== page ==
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Kaboom! Magazine.com 18 Most Explosive Films of 2018

Kaboom! Magazine.com 18 Most Explosive Films of 2018

What are the most explosive films of 2018? Everyone spent most of the year trying to plan flights to Wakanda or trying to avoid the snap, but the 18’s did feature a lot of films that made people rush to their local movie theaters. To honor the year that was, Kaboom! Magazine.com is ranking the best movies of 2018. No mixed bags, interesting trainwrecks, or blockbusters that boast big box-office tallies. Just the true greats — movies big, small, and from around the world. From No. 18 all the way down to No. 1, these are the films that left us blown away.

18. Blindspotting:

Blindspotting is one of the year’s great films, and somehow you can tell from the opening moments. The film was written by Daveed Diggs and Rafael Casal, who also take the lead roles, but such is the fusion of intention between the director and the screenwriters that the movie has the feeling as having sprung from the same mind. The filmmakers adopt, as if spontaneously, a tone that allows for humor, lightness, absurdity, and even some flirtations with the surreal. Yet an undertone of tension pervades. Even when things seem to be going well, there is always the possibility of a sudden plunge into shattering violence. Blindspotting is more than just a showcase for Diggs and Casal. The whole ensemble is strong, most notably Jasmine Cephas Jones as Miles’ level-headed wife and Jamina Gavankar as Collin’s straitlaced ex-girlfriend. Notice, as well, Ethan Embry, who plays a racist white cop. He has perhaps three lines, but he makes a powerful impression in a key scene.

17. Annihilation:

Annihilation is the best sci-fi film in years, a mind-blowing trip into an inscrutable heart of darkness that marks writer-director Alex Garland as one of the genre’s true greats. Desperate to understand what happened to her soldier husband (Oscar Issac) on his last mission, a biologist (Natalie Portman) ventures alongside four comrades (Jennifer Jason Leigh, Tessa Thompson, Gina Rodriguez, Tuva Novotny) into a mysterious, and rapidly growing, hot zone known as the “Shimmer.” What follows is an unsettling, and finally hallucinatory, tale of destruction and transformation, division, and replication—dynamics that Garland posits as the fundamental building blocks of every aspect of existence, and which fully come to the fore during a climax of such surreal birth-death insanity that it has to be seen to be believed. Apropos for a story about nature’s endless cycles of synthesis and mutation, it combines elements of numerous predecessors (Apocalypse Now, 2001: A Space Odyssey, Stalker, The Thing) to create something wholly, frighteningly unique.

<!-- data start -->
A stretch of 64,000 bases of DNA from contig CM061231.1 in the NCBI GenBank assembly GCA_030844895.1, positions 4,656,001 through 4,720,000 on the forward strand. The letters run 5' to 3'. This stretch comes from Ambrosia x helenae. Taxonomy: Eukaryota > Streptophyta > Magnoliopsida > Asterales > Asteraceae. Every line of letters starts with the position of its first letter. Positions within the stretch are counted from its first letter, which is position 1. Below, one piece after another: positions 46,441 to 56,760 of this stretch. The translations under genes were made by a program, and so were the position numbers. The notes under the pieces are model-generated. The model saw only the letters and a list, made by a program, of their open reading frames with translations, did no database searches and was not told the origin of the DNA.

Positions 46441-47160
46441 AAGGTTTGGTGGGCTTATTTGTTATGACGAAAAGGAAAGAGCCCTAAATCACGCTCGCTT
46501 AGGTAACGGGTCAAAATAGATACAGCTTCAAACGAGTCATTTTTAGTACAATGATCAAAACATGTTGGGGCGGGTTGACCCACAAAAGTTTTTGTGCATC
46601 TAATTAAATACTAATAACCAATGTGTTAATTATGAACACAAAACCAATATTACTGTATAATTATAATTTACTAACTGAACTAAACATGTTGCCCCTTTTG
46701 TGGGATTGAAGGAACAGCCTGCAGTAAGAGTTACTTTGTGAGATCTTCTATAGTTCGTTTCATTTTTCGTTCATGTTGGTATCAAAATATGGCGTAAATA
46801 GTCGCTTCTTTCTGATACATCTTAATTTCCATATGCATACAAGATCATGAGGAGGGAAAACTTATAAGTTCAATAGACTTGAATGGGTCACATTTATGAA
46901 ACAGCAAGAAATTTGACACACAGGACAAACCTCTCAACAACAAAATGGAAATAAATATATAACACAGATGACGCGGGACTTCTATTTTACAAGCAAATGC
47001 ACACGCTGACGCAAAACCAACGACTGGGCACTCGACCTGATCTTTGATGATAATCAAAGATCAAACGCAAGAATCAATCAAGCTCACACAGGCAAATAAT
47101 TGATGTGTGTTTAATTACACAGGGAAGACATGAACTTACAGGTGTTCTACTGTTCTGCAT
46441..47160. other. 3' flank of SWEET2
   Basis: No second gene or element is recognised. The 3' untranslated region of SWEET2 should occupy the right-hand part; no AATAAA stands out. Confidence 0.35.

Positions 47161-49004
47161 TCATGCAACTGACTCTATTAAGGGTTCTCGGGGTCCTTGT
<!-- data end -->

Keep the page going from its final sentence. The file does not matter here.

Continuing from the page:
16. BlacKkKlansman:

As energized as anything he’s made in years, Spike Lee’s BlacKkKlansman tackles our current white nationalist-stained era via the based-on-real-events tale of 1970s African-American rookie undercover detective Ron Stallworth (John David Washington), who infiltrates the KKK with the aid of Jewish partner Flip Zimmerman (Adam Driver). Lee has a tendency to let scenes run on long after their point (and impact) has been made, yet here, that habit rarely undercuts the electricity of his action, which has Stallworth and Zimmerman posing as a racist white man (the former on the phone, the latter in person) to gain the confidence of the Klan and its leader, David Duke (Topher Grace)—all as Stallworth develops a less-than-upfront relationship with an African-American activist (Laura Harrier). Concerned with issues of intolerance and identity (and what it takes to “pass” in particular societies), rife with current-events parallels, and canny about its own place in cinema history (and movies’ effect on the national discourse), it’s amusing, suspenseful, and intensely engaged with the present moment.

15. Wreck-In Ralph 2: Ralph Breaks The Internet:

John C. Reilly’s lovable video game villain returns for this sequel, which sees Wreck-It Ralph and his sidekick Vanellope (Sarah Silverman) venturing out of the confines of their arcade in search of a replacement part for Vanellope’s broke game. They log onto the Internet, naturally, to do some online shopping—only to discover a wild and uncharted world unlike anything else they’ve ever experienced.

14. Sorry To Bother You:

First time director Boots Riley rolls together ideas of race, identity, and capitalism into one absolutely wild dystopian alternate reality in which people in poverty voluntarily submit themselves into indentured servitude. The world building is deep and effortless, as the film follows Cassius Green (Lakeith Stanfield) and his rise in a telemarketing company. The key to his success is employing a “white voice.” What you think will be a hilarious satire, however, quickly morphs into a dark parallel universe that’s not actually too far from our own.